How refreshing it was to have something required of me in the reading process! To be obliged to grapple with the allusions and to think about the philosophy, natural history, psychology and literary references which make up this novel, in order to make sense of it. This novel has more than a little of the savour of the novels of Henry James, Conrad and Poe, which require the same kind of ‘active reading’. Certainly, Nicholas Royle has much of interest to say in his Afterword about the nature of fiction and the role of the novel itself which is well worth reading. Perhaps what we have here is a neo modernist novel. How splendid!
The journey on which the author takes his character (and his readers) is unexpected to the point of being bizarre, but peel away the word-play and what remains is a heart-felt homily which speaks in words a mile high of the abject emptiness of grief and the frantic, eccentric efforts we make to fill up the void.

Of Words and Water 2013
Of Words and Water 2013
Price: 0.00

1 of 1 people found the following review helpful
5.0 out of 5 stars Something for everyone, 9 Sep 2013
Getting something for nothing can either be a lovely surprise or something we take for granted. Fresh clean water falls into the latter category for most of us. Even during the heat wave we in the UK are enjoying at the moment we have refreshing showers a couple of times a day and water the garden in the cool of the evening without giving it a second thought. Sadly that isn't the case for many millions of people, a plight which this anthology seeks to relieve.
The book is free to download. All the writers ask is a donation to WaterAid, a charity which helps people get that basic necessity of life: clean water. Their website and Facebook page make it easy to make an on-line donation but won't rail-road you into it; you can give as much or as little as you like.
The book itself falls squarely into the former category. An eclectic mix of short stories, poetry, song and memoir, there is something here for everyone except any kind of difficult to swallow on-message sentimentality or guilt-trip evangelism. The stories are all entertaining in their different ways, with water as their loosely - sometimes very loosely - connecting theme.
What is more, as the contributors are mainly Indie authors working hard to get their voices heard, the anthology provides a wonderful showcase for emerging talent, one of which may well turn out to be your next favourite. Personally I'll be looking out for more from Patrick de Moss, whose `Old Waves, New' is a hauntingly rendered account of the awkward and past-laden reunion of a father and son in a remote cabin in Nova Scotia which had me absolutely gripped. I found Ali Isaac's autobiographical account of discovering her unborn baby had a rare disorder heart-breakingly honest and poignant but without a whiff of self-pity. In contrast, Mike Duron's delightful and playful `Fwish' was full of fun and grammatical naughtiness. Life the author, I could have coped with only one instalment of Boo, but it did envy him that diamond-yielding frog!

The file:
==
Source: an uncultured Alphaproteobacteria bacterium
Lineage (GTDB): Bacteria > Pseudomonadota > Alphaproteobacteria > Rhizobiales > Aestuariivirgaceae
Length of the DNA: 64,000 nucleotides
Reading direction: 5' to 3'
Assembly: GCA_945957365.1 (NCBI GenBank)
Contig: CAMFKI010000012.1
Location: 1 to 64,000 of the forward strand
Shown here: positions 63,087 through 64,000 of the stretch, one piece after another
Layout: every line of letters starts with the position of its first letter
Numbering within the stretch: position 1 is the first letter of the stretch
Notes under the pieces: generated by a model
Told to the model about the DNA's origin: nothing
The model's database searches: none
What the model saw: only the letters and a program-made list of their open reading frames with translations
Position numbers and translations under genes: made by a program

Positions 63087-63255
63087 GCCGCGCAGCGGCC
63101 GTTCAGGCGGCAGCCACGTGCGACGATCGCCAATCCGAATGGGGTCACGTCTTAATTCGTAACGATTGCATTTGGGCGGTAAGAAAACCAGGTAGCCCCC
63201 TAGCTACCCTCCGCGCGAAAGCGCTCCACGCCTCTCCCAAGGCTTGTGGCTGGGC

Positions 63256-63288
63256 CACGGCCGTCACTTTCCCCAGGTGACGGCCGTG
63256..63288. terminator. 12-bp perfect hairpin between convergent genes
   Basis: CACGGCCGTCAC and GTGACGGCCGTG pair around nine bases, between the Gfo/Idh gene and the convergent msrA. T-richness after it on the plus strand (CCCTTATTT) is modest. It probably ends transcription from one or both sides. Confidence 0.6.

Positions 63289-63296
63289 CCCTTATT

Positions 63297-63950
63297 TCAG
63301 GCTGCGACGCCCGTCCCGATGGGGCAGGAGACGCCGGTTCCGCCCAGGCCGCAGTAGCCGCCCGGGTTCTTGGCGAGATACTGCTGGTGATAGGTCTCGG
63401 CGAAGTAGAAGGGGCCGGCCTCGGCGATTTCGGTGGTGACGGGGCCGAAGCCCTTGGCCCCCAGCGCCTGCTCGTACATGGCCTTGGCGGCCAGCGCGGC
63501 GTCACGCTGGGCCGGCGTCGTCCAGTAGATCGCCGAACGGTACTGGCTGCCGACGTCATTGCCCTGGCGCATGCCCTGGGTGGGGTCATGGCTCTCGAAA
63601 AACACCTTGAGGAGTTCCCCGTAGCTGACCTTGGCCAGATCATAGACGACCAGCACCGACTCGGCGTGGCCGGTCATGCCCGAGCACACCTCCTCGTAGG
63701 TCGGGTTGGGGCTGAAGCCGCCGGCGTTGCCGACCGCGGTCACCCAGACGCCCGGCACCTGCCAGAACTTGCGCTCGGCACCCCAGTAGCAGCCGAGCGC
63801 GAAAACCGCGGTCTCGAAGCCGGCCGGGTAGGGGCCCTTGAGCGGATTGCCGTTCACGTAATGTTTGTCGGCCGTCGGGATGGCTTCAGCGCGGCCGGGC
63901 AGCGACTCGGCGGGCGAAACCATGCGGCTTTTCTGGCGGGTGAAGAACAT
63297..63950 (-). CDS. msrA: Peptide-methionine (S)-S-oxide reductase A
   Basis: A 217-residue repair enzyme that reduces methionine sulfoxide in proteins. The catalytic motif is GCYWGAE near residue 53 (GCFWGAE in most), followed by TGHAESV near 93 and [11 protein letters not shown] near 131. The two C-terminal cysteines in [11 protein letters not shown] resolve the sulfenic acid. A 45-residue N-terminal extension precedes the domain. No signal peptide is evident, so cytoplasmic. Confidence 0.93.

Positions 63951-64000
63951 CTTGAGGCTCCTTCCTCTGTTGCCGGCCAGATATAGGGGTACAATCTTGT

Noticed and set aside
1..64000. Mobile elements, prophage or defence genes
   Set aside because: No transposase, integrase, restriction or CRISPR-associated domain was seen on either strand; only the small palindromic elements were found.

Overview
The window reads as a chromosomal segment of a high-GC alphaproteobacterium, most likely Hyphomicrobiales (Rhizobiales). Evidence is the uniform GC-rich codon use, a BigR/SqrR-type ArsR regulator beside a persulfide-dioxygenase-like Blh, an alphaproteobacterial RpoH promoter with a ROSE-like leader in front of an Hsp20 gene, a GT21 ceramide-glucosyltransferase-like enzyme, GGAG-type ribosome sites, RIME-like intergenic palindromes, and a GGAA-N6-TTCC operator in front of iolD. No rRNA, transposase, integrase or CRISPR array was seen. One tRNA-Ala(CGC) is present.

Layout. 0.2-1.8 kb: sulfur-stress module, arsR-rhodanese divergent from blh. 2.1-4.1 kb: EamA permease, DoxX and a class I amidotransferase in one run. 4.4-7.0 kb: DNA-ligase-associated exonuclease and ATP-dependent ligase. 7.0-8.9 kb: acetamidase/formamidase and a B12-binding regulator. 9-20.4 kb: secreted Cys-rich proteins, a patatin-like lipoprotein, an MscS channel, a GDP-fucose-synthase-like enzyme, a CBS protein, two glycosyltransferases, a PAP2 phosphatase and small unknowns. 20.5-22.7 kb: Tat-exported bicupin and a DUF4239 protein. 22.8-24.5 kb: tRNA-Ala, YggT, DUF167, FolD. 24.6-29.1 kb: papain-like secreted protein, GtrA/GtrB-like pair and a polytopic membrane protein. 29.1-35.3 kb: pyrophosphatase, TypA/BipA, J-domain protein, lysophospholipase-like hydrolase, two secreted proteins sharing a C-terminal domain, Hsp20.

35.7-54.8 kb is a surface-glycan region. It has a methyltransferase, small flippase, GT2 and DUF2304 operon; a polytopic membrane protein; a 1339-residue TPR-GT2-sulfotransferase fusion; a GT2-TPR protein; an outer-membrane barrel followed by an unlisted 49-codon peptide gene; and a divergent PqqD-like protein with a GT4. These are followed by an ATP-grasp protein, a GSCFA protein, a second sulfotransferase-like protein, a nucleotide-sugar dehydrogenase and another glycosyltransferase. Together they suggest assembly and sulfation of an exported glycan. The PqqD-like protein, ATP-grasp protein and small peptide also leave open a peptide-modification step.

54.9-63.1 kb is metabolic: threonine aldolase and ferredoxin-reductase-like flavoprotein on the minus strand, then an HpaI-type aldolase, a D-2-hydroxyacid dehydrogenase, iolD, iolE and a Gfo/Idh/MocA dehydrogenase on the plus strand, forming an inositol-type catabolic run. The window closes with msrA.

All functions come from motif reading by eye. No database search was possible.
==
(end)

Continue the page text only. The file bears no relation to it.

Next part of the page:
Considering nobody, from the editor to the illustrator, receives a penny in recompense for their contribution to this publication, it is beautifully produced and painstakingly edited, another lovely surprise.

When God Was a Rabbit
When God Was a Rabbit
Price: 3.95

1 of 1 people found the following review helpful
3.0 out of 5 stars Takes a leap of faith to believe in, 13 Aug 2013
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My expectations of this book - that it would be a quirky, pleasingly ingenuous, child's-eye view of the world - were only half fulfilled.
In the first half of the book Elly does indeed boil down the world to a size and shape manageable for her nine year old understanding. Never simplistic it is at the same time simple - a matter of knowing who she is, that she is loved, that grown-ups are complicated and not always to be trusted and that if you believe something to be true, it will be.... somehow. Although childhood throws her some curved balls she has the strength of character and also the imperviousness of youth with which to withstand them. Elly has an endearing, innocent capacity to see things she does not understand, and yet also a surprising penetration which allows her to instinctively understand what cannot be seen. Yes she is hurt, perhaps more than most children are, and the black events of history impact her as they impact us all, but Elly heals and we feel, `here is a survivor.'
But twenty five years later Elly the survivor is nowhere to be found. Her up-beat, essentially hopeful voice has been usurped by a burdened, plangent tone. With every reason to be happy - plenty of money, a secure if slightly bizarre home-life, a successful career, a cosmopolitan life-style - Elly is not. Romantic love has passed her by and she has no friends beyond those of her childhood. Whatever catalyst has crushed that resilient, wise, hopeful child is never explained.
Inevitably her bleakness seems to attract more to itself; troubles come, three and fourfold, not only tragedies personal to Elly but those which affected us all; Princess Diana's death, 9/11, and Elly all but crumbles under the weight of them so that there seemed to me to be no relation whatsoever between this Elly and her former iteration and therefore no point in either.
The mood of the second half of the book is dark indeed, lightened only by the beautifully described landscapes of Cornwall and the troupe of wonderful but somehow improbable characters who inhabit it. I found the desolation of the second half of the book almost intolerable, not just the events it describes but also its relentlessly miserable tone.
The happy ending which Sarah Winman plucks, like God the rabbit, from the hat of the dismal crucible she had constructed for poor Elly did need, like the rabbit itself, a real leap of faith to believe in.